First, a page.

Date of Conferral



Doctor of Education (Ed.D.)




Marianne E. Borja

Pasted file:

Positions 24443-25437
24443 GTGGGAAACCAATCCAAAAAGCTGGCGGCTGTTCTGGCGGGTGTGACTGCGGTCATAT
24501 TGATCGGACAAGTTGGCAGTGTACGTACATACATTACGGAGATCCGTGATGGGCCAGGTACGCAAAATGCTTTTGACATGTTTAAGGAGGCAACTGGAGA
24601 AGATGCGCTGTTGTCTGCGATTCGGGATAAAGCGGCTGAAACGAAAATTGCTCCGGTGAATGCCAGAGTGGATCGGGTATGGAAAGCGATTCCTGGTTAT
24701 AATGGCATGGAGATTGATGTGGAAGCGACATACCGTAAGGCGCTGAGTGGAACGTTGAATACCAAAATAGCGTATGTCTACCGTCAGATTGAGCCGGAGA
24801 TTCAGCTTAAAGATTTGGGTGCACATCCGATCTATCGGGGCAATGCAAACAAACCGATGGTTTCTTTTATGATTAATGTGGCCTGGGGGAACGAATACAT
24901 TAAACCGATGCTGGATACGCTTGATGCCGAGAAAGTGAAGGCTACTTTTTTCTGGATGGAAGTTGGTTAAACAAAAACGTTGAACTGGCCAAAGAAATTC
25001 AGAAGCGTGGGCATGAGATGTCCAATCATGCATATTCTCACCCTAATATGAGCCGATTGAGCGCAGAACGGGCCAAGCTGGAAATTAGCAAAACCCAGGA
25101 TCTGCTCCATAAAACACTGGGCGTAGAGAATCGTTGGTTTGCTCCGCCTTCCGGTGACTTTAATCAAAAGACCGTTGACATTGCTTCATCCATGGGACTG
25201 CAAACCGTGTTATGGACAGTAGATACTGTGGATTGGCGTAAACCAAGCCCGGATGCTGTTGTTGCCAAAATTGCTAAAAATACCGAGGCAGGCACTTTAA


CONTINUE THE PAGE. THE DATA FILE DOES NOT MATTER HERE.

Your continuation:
Poor completion rates in the radiation therapy associate's degree program offered through a community college did not meet the standards set by the college and damaged the program's reputation. The relationship between admission criteria and program completion was not known. The purpose of this study was to determine if there were any relationships between the admission criteria (GPA in prerequisite courses, interview scores, writing sample scores, and preadmission testing scores) and students' completion of a radiation therapy associate's degree program. This correlational study used 2 stages of Tinto's retention theory: (a) recruitment and admission to college and (b) pre-entry assessment and placement. Retrospective data, collected from an accredited radiation therapy program offering a 2-year degree, provided a sample size of 70 anonymous student records. The point biserial coefficient was used to analyze the data. The results yielded a significant, moderate, positive relationship between the interview score and student completion. No other significant relationships were found. The professional development program that was derived from the study sought to teach program directors about interview skills and tactics. The ability to identify at-risk students in the admission process is expected to contribute to social change by improving completion rates; improving satisfaction among students, faculty, employers; and ultimately improving the quality of patient care.